Exmoor Ponies in Conservation Newsletter

Issue 2 Article 19

Transport Without Wheels

The invention of the wheel is frequently regarded as the most significant landmark in the progress of human engineering skills, indeed it has come to symbolize intelligent exploitation and technological progress in our culture. This human artifact had many uses even in a fairly primitive society, the wheel or its principle were utilized by the potter, the wood-turner, the spinner and the miller but studies of its use are almost always associated with the motion of transport whether a cart pulled by draught animals or a chariot for a hero, although the quern stone is recorded from many settlements where no wheeled vehicles left any evidence.

Wheeled transport suffers from two main problems:

i The wheel must have a suitable surface to travel over.

ii It requires considerable inputs of materials, effort and skill to construct the circular device itself, the axle arrangement, the cart and a reliable system of shafts and harness.

These two factors and the nature of the terrain determined that pack-pony transport in Scotland was dominant until well into the 19th century.

In Lowland areas oxen were favoured in the plough team but throughout Scotland ponies were kept for ploughing, harrowing, bringing peat down from the mosses, and taking goods to and from market.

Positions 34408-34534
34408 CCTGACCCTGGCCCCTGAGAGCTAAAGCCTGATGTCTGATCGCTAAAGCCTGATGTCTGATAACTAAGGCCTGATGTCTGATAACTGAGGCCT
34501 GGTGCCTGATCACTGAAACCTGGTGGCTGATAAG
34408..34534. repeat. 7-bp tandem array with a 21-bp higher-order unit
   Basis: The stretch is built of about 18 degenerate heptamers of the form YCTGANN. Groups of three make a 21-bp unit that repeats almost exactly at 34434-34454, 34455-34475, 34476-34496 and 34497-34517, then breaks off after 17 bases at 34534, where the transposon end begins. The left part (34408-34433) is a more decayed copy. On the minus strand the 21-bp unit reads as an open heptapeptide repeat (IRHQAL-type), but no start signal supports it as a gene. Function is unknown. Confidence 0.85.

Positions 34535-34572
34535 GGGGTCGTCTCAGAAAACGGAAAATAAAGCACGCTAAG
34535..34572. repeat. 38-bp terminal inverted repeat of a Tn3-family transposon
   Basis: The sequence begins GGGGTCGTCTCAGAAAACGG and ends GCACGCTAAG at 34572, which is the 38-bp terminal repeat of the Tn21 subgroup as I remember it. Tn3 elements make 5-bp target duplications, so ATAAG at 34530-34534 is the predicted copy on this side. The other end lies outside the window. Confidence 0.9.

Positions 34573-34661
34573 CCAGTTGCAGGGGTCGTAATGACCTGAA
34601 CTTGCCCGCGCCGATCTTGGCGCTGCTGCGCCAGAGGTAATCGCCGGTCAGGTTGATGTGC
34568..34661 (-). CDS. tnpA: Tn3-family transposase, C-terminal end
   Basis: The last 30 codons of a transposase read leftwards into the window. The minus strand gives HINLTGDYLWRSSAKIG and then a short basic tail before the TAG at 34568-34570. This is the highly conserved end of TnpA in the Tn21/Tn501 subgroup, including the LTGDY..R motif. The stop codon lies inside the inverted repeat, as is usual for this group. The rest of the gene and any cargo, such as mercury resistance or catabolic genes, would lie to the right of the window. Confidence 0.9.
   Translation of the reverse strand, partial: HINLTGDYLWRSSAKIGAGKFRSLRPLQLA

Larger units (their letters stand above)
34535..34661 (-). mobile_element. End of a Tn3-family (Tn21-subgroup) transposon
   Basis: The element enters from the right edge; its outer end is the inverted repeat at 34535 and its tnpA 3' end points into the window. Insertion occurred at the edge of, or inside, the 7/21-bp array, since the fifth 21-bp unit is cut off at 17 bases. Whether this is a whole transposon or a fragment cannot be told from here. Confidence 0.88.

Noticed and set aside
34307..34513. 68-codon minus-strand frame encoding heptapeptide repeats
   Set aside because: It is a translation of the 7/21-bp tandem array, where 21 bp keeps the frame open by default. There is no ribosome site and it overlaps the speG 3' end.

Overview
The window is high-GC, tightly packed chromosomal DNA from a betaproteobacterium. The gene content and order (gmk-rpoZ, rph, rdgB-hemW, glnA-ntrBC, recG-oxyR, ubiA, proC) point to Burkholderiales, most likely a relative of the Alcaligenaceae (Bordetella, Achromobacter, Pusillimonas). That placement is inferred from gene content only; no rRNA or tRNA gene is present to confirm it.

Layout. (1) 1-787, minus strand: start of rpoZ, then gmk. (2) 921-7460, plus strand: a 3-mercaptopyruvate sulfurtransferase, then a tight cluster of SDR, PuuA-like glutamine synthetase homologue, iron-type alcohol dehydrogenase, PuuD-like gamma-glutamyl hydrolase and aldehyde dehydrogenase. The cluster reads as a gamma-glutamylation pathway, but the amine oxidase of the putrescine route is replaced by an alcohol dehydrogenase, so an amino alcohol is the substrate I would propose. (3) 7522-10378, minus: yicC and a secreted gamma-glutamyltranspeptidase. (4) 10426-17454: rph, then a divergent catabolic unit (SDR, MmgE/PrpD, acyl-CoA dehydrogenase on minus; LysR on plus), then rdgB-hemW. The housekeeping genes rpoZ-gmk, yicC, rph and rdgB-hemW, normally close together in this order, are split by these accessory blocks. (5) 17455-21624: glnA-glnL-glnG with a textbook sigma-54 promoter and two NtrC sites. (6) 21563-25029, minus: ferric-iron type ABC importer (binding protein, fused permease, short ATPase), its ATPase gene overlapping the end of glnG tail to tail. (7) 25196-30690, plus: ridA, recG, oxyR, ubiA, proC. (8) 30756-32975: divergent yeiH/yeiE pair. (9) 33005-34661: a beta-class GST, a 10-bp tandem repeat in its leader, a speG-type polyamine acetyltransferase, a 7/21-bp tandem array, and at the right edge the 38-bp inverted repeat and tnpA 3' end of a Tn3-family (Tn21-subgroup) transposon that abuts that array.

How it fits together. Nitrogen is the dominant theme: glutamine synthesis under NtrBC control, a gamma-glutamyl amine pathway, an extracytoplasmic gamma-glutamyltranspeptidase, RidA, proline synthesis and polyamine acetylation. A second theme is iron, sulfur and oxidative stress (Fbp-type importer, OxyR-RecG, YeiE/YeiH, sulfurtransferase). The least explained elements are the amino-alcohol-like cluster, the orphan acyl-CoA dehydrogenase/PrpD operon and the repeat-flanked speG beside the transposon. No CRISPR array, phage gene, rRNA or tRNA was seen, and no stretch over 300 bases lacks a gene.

For moving heavy or very bulky loads like stone, turf, peat or hay and straw over limited distances, sleds or slipes were often used. They had a definite advantage over wheeled vehicles in that they were more stable and easier to control, especially down hill on steeper slopes.

The pack-animal's ability to traverse rough ground and ford rivers required little or no need for road construction. The savings in manpower were significant, a cart requires a man for every two animals but up to fifteen pack-animals can be supervised by one man.

Although pack horses were used in great numbers for the short-distance transportation of cheaper, heavier items: grain, coal, peat, lime and even stone and slate, they were most effectively employed in moving high-value low-bulk goods such as wool or hides, commodities which were commonly transported over long distances, the most valuable of these was whisky. Illicit distilling was accepted by everyone as the only means of paying rent for a farm. The parish of Airlie in Angus had some two million gallons of whisky smuggled through it in 1821 "mainly on the backs of the 'shaltie'."

by Alec Copland

For the 'shaltie' read highland pony, a similar beast to the noble Exmoor. If anyone would like to think about using their own Exmoors as pack animals, then the author of this article, has plans available for the construction of the type of pack saddles that are still common in parts of Greece and Spain. Anyone who would like a go, please contact EPIC. We would, of course like to hear about how you get on.